Various people have asked recently, “What are the implications of the global economic crisis for US policies in the Middle East, and will Middle East countries lean more or less toward the US as they suffer their own economic crises?” Not simple questions, but here, presented very briefly, are our first shots at them.
Let’s start by discussing what US policies affecting the Middle East may emerge in coming months. A preliminary point that is necessary to make is that present policies inherited from the Bush administration are a mess. Practically everyone of every nationality who lives in the Middle East — and elsewhere for that matter — believes that the economic crises now moving in on the world were largely caused by the US’s own extreme version of capitalism with its massive emphasis on privatization and on elimination of regulations that might have provided some protections for ordinary people. At the minimum, there are widespread feelings of Shadenfreude over the pain the US is now suffering, and at a political level there is intense dislike of the US for policies that are seen, correctly, as arising from US and Israeli colonialism and empire-building and that are blamed for the economic woes and inequalities now affecting nations everywhere.
There are two major scenarios of how US Middle East policies may develop in the next year or so. Even now, no one knows enough about President Obama to know which scenario or variation on it might be likely. Increasingly, though, it appears that in foreign affairs, he is not going to change very much. We hope this is wrong. At least on the central issue of Palestine-Israel, Obama made it clear from the start of his campaign, well before the election, that he will support the right-wing elements of the Israel lobby led by AIPAC. But there still is the question of how strong his support will be.
The first scenario is that Obama will just bumble along, changing as little as he can get away with from Bush’s policies, except for clearing away some of the roughest edges of Bush policies on torture. Obama is expanding the war in Afghanistan and continuing the war in Iraq longer than he said he would. Under this scenario, he will try to keep talking as long as possible over Iran and try to avoid fighting. He will try to keep supporting a civilian government in Pakistan, but would not really oppose a return to military dictatorship in that country, if Pakistan would continue supporting his Afghanistan and Iran policies.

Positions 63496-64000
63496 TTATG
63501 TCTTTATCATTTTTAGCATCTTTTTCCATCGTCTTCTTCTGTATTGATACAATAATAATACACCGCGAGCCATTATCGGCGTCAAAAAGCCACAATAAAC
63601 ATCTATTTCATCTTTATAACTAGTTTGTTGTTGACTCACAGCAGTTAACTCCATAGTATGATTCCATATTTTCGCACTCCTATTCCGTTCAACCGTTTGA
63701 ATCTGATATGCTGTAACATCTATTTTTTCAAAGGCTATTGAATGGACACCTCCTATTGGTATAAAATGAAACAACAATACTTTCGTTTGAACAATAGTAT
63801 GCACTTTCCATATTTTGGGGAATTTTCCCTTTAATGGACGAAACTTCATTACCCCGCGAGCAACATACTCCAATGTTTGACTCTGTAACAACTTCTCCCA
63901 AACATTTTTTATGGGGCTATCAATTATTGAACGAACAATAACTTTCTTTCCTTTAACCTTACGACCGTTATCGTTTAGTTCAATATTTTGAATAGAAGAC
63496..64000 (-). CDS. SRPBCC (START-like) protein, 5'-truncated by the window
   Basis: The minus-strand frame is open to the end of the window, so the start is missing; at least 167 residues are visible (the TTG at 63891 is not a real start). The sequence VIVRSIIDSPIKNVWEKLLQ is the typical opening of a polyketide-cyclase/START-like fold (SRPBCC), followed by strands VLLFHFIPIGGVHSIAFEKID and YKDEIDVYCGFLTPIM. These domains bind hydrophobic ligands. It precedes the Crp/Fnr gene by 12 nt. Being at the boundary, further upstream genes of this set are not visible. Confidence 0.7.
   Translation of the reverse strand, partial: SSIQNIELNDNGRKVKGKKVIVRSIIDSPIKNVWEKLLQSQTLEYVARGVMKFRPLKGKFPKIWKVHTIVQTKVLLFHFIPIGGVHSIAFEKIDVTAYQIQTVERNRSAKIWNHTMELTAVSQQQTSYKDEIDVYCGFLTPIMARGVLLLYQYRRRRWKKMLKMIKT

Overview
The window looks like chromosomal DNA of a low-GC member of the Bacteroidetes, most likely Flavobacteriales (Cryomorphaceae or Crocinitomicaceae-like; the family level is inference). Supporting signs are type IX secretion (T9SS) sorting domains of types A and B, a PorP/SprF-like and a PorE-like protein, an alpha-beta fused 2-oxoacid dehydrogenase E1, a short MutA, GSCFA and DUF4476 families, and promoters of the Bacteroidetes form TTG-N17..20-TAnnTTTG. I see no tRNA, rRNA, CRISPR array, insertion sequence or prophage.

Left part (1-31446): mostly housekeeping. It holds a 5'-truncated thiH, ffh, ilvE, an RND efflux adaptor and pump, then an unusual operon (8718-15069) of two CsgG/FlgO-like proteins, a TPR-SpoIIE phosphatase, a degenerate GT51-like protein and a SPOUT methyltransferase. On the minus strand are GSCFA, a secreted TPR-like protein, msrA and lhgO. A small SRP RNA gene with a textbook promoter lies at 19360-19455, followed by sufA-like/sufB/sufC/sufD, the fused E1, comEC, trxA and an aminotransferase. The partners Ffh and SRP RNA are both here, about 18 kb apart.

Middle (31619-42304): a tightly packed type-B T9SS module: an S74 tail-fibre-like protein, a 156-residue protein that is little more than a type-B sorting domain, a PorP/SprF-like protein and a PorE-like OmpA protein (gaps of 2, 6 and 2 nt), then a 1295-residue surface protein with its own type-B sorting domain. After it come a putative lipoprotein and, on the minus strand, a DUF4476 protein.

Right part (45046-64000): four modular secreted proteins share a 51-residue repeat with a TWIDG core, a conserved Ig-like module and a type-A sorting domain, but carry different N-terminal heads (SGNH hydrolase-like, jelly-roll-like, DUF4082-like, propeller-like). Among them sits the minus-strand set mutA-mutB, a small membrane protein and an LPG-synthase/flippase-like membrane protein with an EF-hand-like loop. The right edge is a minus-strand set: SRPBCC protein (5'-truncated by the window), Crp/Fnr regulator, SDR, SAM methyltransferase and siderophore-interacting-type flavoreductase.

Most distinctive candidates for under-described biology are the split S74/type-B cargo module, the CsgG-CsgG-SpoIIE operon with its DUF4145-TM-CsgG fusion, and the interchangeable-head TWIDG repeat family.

That’s the first scenario. Although its support for empire and colonialism makes it an undesirable scenario, at least Obama would be trying to avoid a major war.
The second, much more militaristic scenario is far worse, possibly involving more wars, but it describes what Obama’s policies in the Middle East may well turn into as the remaining months of 2009 pass by.
Right now Obama is faced with domestic economic difficulties greater than he would have thought, during most of his campaign, could conceivably happen as rapidly as they did. But he is also faced with a military-industrial complex that is now pushing for ever larger military expenditures and more aggressive foreign policies, among other things as a way to help solve US economic difficulties. In addition to this, Obama is faced with the prospect of an Israeli government under Benjamin Netanyahu that is even more right-wing than the present one, supported by that portion of the Israel lobby led by AIPAC. This part of the lobby is probably the strongest ally of the military-industrial complex in supporting more wars and more aggressiveness in US Middle East policies. Obama showed his support for the lobby throughout his campaign and, most recently, did nothing to oppose the lobby’s successful trashing of Charles Freeman, a fine candidate for a senior intelligence position whom the lobby charged with being anti-Israel. Since a majority of US voters generally support Israel without thinking much about it, the disorganized justice and peace movement in the United States is not very effective in opposing either the military-industrial complex or the right-wing Israel lobby.
Obama has by now clearly shown that he does not want to be the American leader who loses the American empire. In general, most European governments, most of the Arab governments, and the Japanese government as well, will not oppose him. Public opinion in these countries, in contrast to the governments, will be somewhat stronger in opposing US policies of empire, but it is doubtful that the publics in these countries will be able to accomplish very much.
So the conclusion that one comes to if this second scenario turns out to be true is that we are facing a very dangerous period in world history. There are indeed forces in both the United States and Israel that want a clash of civilizations and are definitely not against further wars, and these forces are powerful. Obviously, the first nation to be affected by implementation of this scenario would be Iran. At this point it is impossible to know whether Obama will want to, or be able to, prevent these forces from dominating future US policies throughout the Middle East.
BILL and KATHLEEN CHRISTISON have been writing on the Middle East for several years and have co-authored a book, forthcoming in June from Pluto Press, on the Israeli occupation and its impact on Palestinians. Thirty years ago, they were analysts for the CIA. They can be reached at email@example.com